Like the WikiLeaks documents on the war in Afghanistan, a new study on the relationship between the funding sources of drug trials and their results doesn’t tell us much in general that we didn’t already know. The study found that—surprise!—industry-funded trials are more likely than trials with other funding sources to publish outcomes favorable to the drugs being tested. But the interesting information is in the details, such as delays in publishing the results.
The study looked at 546 clinical trials of five drug classes registered in ClinicalTrials.gov, a public database, from 2000 to 2006. The drug classes were anticholesterol drugs, antidepressants, antipsychotics, proton-pump inhibitors, and vasodilators. Sixty-three percent of the trials were funded primarily by industry, 14 percent by federal government sources, and 23 primarily by nonprofit or nonfederal government sources.
Eighty-five percent of the industry-financed trials had positive outcomes for the test drug; compared with half of the government-funded studies and 72 percent of those underwritten by nonprofits or nonfederal government sources. Some of the latter trials also had some industry funding, and they were more likely to have favorable results than trials with no industry funding.
It’s easy to imagine that one reason that industry-funded trials had favorable results is that companies were selective about which trials they underwrote – they placed their bets with studies that were likely to make their products come out ahead. And most of the industry-sponsored studies were phase 3 or 4 trials, advanced enough to give some measure of certainty about how the drugs would fair. But when the researchers adjusted for trial phase, the studies with industry backing were still more likely to have positive results.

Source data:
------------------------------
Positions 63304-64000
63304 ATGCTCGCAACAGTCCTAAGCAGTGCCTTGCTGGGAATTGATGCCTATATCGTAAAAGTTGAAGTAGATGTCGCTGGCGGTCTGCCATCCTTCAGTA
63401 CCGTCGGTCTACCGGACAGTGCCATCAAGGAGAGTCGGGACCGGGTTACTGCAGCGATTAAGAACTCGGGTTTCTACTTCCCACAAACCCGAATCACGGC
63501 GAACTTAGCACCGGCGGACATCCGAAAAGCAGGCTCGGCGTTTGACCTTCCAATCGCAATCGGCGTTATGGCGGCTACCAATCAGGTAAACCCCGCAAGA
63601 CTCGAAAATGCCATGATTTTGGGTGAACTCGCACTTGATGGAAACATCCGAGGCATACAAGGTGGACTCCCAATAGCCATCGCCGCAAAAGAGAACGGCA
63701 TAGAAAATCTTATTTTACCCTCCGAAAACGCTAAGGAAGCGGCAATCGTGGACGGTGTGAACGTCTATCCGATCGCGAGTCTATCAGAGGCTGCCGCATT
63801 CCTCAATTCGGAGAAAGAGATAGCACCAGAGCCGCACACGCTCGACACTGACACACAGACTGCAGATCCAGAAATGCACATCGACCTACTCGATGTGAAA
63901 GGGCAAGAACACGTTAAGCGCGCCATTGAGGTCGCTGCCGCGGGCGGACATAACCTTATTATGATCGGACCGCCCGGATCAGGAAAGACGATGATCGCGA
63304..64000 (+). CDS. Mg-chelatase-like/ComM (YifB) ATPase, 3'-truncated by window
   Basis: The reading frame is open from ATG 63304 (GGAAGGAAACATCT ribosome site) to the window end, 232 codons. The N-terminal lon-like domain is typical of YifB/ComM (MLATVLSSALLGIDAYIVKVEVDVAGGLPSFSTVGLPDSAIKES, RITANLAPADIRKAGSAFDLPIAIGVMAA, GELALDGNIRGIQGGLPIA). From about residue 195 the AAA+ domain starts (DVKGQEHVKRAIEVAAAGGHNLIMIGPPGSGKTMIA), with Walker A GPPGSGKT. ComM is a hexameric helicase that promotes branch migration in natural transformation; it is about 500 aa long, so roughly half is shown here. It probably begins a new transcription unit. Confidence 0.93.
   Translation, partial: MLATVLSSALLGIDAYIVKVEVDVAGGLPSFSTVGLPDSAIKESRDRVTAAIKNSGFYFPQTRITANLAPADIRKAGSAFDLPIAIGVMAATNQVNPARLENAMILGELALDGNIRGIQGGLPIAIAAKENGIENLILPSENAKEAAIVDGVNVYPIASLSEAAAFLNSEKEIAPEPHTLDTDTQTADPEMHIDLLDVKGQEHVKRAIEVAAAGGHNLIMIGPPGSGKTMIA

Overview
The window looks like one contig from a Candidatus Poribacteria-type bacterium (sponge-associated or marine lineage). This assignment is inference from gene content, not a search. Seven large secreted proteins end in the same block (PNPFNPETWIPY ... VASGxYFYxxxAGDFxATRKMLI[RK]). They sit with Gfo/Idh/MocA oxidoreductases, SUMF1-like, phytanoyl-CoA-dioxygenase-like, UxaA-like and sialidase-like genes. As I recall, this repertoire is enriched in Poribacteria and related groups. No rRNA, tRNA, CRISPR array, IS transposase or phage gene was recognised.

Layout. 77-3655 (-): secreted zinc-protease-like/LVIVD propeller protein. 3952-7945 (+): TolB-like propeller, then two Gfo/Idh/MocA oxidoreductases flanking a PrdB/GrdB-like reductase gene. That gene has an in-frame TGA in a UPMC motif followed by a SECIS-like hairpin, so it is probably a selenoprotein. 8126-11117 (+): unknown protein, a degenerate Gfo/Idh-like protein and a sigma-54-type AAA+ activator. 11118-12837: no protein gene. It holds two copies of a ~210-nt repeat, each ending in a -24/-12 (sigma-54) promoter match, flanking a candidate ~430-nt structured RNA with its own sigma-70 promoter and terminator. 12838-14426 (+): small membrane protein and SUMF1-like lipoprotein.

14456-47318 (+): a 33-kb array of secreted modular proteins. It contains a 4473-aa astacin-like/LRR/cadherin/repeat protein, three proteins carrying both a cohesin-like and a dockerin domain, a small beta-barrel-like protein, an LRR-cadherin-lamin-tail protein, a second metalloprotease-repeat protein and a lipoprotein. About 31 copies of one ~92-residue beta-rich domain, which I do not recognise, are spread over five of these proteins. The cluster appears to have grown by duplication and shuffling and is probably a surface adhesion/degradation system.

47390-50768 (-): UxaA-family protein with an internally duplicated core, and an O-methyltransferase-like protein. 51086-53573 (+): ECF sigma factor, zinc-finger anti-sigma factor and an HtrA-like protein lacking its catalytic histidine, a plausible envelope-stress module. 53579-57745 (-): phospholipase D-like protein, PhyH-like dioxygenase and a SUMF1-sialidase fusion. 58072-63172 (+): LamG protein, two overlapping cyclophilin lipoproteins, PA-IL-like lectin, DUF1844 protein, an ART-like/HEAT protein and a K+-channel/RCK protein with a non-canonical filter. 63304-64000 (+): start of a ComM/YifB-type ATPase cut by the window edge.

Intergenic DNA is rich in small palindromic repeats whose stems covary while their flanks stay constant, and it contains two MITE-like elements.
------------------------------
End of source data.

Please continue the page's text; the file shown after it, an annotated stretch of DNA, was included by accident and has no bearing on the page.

Another key revelation is that the industry-funded trials were least likely to be published within two years of completion. Delays in publication raise a red flag, suggesting the possibility that a company is withholding unfavorable information about a drug or manipulating the study in some way to cast the findings in a better light. Previous studies have found big discrepancies between published and unpublished data, with the unpublished data containing more negative information. This was the case with Avandia, a diabetes drug that a panel of the Food and Drug Administration voted to restrict last month because of evidence that the drug increases the risk of heart attacks. These were the results of a study conducted over a decade ago by SmithKline Beecham, but the manufacturer did not publish them.
Industry-funded trials also had the lowest rate of registration in ClinicalTrials.gov before publication. ClinicalTrials.gov was started in 1999 to address concerns that there was too much secrecy in the clinical trials process, and therefore potential for drug companies to manipulate data and make their products look safer and more effective than they really are. “Without impartial, a priori registration of trials,” the authors wrote, “planned data analyses and study outcomes may be altered or omitted in favor of the experimental treatment after trial data are available.” Registration was voluntary for most of the period that this study covers.
In 2005, the International Committee of Medical Journal Editors started requiring that trials be registered before they begin, or else they won’t be considered for publication. Since 2007, the FDA has required all trials to be registered before they begin. These changes should help avert bias going forward, but they can do nothing about the hundreds of published studies on medications that are influencing patients’ treatments right now.
And given that so many of the trials were funded by drug companies, Florence T. Bourgeois, the lead author and an emergency medicine physician at Children’s Hospital Boston, toldReuters, those companies have had a “very large impact on medical decision-making.”
Susan Gilbert is the staff writer for The Hastings Center and managing editor of Bioethics Forum.